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Comparing Randal Grichuk’s 2022 season to the Blue Jays outfielders

CHICAGO, ILLINOIS - SEPTEMBER 16: Randal Grichuk #15 of the Colorado Rockies looks on against the Chicago Cubs at Wrigley Field on September 16, 2022 in Chicago, Illinois. (Photo by Michael Reaves/Getty Images)
CHICAGO, ILLINOIS - SEPTEMBER 16: Randal Grichuk #15 of the Colorado Rockies looks on against the Chicago Cubs at Wrigley Field on September 16, 2022 in Chicago, Illinois. (Photo by Michael Reaves/Getty Images) /
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Earlier this year, the Blue Jays made a few moves to improve the roster and bolster the bench corps, most notably moving four prospects to Oakland for third baseman Matt Chapman. Ross Atkins wasn’t done there though, as he also made a deal for outfielder Raimel Tapia and prospect Adrian Pinto from the Colorado Rockies in exchange for Randal Grichuk and cash, with the Jays retaining roughly $10 million worth of his remaining two years.

Grichuk had fallen down the Jays’ outfield depth charts, with Lourdes Gurriel Jr., George Springer, and Teoscar Hernández slated to make most of the starts. There was likely a scenario where the club could have rotated Grichuk in with the rest of the outfield when looking at off days and potential injuries (with all three missing time this season due to various ailments) and potentially in the DH spot on occasion. The former Cardinal was known to go on hot and cold streaks over the course of a full season, struggling to find consistency in the batter’s box.

Overall, this deal likely worked more in Grichuk’s favour as well, as he would be able to get regular playing time with the Rockies while also getting the added benefit of hitting at Coors Field, widely known as a hitter’s ballpark.

This year, Grichuk appeared in 140 games and posted a .259/.299/.425 slash line through 506 at-bats, authoring a .724 OPS in the process. He also added 24 extra-base hits and an additional19 home runs to the tune of 73 RBI while walking 24 times compared to 124 strikeouts. The walk-to-strikeout rates are nothing new to Grichuk, as the righty-batter has always been one to avoid the walks and try to put the ball in play.

Defensively, Grichuk spent the majority of the season in right field (80 games started) with another 48 games started in centre. He posted a -1 and a -3 bDRS in each position respectively, finishing the year with a .981 fielding percentage with five errors and three assists. The outfielder also got an inning on the mound when the Rockies were getting drubbed by the Marlins, pitching a clean inning that retired all three batters.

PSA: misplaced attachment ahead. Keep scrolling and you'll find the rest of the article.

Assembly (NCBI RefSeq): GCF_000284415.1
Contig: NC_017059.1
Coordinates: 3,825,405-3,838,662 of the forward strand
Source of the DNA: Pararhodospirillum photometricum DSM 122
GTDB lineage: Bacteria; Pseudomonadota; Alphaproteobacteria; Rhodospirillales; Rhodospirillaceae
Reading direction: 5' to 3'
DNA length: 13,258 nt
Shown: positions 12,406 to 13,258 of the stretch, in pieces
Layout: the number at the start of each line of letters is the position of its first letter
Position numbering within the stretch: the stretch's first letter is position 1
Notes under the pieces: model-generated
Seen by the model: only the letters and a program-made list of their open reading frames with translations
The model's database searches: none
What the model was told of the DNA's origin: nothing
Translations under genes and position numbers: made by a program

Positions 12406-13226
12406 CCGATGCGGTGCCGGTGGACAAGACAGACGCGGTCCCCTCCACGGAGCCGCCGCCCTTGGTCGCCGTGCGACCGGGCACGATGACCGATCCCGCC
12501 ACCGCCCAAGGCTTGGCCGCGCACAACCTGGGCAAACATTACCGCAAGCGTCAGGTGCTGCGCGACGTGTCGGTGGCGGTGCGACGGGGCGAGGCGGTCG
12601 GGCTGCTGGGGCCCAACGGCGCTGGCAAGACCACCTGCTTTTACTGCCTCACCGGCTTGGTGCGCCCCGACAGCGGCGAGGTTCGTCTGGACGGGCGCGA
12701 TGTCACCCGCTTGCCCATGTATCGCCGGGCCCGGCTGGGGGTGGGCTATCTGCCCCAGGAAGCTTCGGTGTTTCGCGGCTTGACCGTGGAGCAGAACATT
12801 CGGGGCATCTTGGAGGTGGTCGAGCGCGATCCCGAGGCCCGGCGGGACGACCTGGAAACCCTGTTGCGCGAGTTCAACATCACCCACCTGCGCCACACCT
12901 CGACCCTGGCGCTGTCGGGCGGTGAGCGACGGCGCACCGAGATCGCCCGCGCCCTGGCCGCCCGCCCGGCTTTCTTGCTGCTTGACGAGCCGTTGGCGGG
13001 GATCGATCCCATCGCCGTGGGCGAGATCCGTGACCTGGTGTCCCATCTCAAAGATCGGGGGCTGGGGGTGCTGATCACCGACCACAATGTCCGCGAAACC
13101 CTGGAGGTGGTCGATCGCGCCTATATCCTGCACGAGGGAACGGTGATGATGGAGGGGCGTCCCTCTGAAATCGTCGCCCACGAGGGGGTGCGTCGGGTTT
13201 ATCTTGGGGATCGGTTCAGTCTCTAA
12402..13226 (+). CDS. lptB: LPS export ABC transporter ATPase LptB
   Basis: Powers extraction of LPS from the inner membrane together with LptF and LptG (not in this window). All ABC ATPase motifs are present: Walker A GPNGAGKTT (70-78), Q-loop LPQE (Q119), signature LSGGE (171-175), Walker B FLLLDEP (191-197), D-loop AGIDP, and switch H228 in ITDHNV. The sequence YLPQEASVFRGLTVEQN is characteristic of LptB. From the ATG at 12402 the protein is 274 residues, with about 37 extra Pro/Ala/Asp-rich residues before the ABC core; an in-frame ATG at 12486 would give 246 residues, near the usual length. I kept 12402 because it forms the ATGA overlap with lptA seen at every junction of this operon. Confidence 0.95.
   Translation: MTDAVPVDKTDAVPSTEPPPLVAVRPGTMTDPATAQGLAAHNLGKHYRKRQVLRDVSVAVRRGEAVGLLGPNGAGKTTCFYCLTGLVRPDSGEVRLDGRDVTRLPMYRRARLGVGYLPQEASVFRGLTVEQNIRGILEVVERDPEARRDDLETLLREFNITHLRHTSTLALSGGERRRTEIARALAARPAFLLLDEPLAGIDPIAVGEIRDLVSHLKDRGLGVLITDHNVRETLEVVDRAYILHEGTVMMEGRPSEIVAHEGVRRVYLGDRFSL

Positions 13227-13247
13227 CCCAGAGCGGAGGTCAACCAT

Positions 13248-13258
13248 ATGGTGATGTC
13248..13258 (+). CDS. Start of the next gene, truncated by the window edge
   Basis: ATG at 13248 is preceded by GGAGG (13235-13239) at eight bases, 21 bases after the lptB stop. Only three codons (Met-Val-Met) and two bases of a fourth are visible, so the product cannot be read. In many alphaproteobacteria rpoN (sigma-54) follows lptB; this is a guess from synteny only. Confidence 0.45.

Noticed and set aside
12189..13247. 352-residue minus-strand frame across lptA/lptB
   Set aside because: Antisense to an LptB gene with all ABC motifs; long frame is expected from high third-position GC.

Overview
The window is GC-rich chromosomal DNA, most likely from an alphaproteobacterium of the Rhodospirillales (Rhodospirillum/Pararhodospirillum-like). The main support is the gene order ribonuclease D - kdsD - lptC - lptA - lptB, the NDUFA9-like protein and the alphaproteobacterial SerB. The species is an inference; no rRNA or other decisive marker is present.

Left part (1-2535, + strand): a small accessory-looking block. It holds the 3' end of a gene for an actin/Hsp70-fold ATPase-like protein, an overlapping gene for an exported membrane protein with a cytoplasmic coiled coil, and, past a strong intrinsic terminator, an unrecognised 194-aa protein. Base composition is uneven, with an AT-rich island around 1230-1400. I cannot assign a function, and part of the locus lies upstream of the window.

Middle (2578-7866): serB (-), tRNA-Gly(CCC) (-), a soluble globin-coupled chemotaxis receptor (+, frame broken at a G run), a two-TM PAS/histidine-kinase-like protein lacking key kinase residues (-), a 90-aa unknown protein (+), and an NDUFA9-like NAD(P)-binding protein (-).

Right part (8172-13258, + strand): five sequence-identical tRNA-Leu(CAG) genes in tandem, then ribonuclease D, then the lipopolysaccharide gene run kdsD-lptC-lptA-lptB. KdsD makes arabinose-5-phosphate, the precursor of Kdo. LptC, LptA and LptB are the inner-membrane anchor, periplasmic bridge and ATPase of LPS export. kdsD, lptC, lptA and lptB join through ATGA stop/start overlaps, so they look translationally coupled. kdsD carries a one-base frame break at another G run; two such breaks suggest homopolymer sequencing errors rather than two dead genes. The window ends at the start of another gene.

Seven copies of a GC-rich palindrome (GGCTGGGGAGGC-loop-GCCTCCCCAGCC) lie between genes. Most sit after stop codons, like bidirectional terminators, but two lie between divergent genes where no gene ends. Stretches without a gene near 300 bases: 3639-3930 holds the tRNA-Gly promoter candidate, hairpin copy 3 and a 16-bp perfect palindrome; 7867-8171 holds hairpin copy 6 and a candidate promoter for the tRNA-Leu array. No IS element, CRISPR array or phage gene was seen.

Comparing Grichuk to the 2022 Blue Jays’ outfield

Provided by Baseball-Reference.com: View Original Table

Provided by Baseball-Reference.com: View Original Table

In terms of games and at-bats, Grichuk led the entire Blue Jays outfield except for Springer and his at-bat total, with the Jays’ centre fielder gaining some bats at the DH spot when the elbow injuries limited him defensively.

Both Springer and Hernández bested Grichuk in the extra-base, home run, and RBI categories while Gurriel Jr. only had more extra-base hits as his power dropped this season compared to last year. All four Jays outfielders boasted better slash lines as well, with Grichuk besting Gurriel Jr. and Tapia in the slugging category and just Tapia in terms of OPS (52 points higher).

Comparing OPS+, Grichuk narrowly beat Tapia by one point but trailed the remaining Jays outfielders, sitting 21 points behind Gurriel Jr.

Defensive Stats Comparison – Grichuk vs. Blue Jays

Provided by Baseball-Reference.com: View Original Table

Provided by Baseball-Reference.com: View Original Table

Overall, the only Jays outfielder who really blew Grichuk away was Gurriel Jr., who was eight points higher in terms of DRS. The remaining Jays outfielders were similar to the former Jays outfielder, with Hernández sitting two points higher while both Springer and Tapia tied him at -4.

Grichuk had the most errors of the group (five) while also having fewer assists, sitting one below Tapia at three on the year. The Jays outfielders (minus Tapia) also contributed to at least one double play this season, while Grichuk contributed to zero. When looking at Outs Above Average (OAA), Grichuk posted a -1 combined this season, besting Gurriel Jr. (-2), Hernández (-4), and Tapia (-5) while Springer (1) was the only one who posted a better OAA.

The one thing Grichuk had going for him was he had more time in the field, besting all the Jays outfielders in terms of games started, innings, putouts, and chances. This was attributed more to the Jays players all spending time on the IL this year (except for Tapia, who was more so a bench player with increased reps this season) and using the others in the designated hitter spot rather than in the outfield.

However, while Grichuk did have more chances and innings, the Jays contributed more with their plays in terms of assists and double plays in less time.

Conclusion

Overall, on the offensive side of the coin, the Jays’ core outfielders outshined Grichuk in almost every statistical category but he makes up some ground defensively, not only just with the better OAA but also health-wise, spending the most time in the outfield and avoiding the IL this year.

In terms of bWAR, Grichuk came in at 0.3, while almost all the Jays outfielders ranked higher: Tapia (0.2), Gurriel (2.2), Hernández (2.7), and Springer (4.0).

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It seems like both teams won this trade in the end, as Tapia served his role as the lefty-bat and speed bench threat the Jays were ultimately looking for (while gaining a solid prospect in Pinto) while Grichuk was able to get regular playing time in Colorado, rather than sit on the bench for the Jays with some DH at-bats sprinkled in.

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